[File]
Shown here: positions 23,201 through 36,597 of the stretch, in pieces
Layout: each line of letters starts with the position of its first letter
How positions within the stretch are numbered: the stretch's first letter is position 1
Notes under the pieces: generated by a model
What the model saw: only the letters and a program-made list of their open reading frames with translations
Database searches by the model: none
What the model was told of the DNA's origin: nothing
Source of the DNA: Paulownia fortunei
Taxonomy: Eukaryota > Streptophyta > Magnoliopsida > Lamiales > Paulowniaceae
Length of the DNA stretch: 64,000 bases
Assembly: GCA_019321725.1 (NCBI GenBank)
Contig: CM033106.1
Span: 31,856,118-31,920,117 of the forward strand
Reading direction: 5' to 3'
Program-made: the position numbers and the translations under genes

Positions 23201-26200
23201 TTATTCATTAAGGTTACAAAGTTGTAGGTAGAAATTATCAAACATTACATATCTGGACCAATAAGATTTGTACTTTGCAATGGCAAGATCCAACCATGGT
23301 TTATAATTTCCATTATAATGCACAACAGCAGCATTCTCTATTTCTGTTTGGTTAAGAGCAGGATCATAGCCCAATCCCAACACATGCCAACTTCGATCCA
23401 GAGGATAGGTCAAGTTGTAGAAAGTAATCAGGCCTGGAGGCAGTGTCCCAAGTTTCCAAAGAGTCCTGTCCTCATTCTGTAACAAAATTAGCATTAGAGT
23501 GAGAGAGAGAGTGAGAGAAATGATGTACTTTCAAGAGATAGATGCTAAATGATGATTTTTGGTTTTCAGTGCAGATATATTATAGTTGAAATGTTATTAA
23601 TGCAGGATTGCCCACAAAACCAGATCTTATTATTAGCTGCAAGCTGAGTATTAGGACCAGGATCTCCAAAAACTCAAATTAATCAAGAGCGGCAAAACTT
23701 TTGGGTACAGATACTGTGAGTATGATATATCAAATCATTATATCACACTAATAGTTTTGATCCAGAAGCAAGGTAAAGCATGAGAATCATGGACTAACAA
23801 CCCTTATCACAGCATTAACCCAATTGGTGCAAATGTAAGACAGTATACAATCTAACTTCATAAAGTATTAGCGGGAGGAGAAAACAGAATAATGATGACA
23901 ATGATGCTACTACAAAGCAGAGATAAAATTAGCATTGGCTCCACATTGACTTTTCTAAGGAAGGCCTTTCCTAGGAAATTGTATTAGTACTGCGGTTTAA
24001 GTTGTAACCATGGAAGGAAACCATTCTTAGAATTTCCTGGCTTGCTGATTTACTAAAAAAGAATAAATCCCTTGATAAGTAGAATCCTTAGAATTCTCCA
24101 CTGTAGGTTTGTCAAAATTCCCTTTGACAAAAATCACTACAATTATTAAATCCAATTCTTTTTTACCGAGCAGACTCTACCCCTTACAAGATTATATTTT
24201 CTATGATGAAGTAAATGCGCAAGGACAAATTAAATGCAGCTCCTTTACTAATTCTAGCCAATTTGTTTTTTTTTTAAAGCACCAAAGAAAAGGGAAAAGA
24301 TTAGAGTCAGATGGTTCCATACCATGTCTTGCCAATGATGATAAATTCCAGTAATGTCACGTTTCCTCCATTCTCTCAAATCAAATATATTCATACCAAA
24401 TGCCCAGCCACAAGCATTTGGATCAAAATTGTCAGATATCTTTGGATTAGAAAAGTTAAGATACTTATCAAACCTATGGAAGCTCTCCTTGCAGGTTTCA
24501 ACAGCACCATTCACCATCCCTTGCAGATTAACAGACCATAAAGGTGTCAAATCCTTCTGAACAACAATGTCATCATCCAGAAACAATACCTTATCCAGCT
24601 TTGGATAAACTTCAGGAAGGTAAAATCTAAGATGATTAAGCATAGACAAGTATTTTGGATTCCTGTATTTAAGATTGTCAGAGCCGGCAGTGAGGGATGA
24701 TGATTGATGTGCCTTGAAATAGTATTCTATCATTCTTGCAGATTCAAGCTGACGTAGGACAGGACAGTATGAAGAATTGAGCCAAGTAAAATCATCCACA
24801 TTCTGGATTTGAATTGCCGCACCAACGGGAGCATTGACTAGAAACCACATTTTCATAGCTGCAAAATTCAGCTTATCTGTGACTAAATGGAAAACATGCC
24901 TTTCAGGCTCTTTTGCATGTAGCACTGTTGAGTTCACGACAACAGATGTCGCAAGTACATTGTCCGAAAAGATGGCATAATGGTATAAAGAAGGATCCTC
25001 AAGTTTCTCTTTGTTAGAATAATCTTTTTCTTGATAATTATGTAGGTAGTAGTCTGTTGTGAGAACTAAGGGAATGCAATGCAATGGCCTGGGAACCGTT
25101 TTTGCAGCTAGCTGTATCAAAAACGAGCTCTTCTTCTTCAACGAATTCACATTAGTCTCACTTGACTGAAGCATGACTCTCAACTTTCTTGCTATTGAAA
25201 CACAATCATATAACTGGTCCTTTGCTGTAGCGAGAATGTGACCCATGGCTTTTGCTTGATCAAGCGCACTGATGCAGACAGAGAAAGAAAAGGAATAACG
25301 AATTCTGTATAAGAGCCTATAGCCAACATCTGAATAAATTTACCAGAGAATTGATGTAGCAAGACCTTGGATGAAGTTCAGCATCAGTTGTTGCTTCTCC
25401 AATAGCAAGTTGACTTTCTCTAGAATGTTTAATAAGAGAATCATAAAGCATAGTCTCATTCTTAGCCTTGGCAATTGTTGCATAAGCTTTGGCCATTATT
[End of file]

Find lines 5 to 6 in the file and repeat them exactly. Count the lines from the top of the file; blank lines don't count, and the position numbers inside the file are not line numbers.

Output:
What the model saw: only the letters and a program-made list of their open reading frames with translations
Database searches by the model: none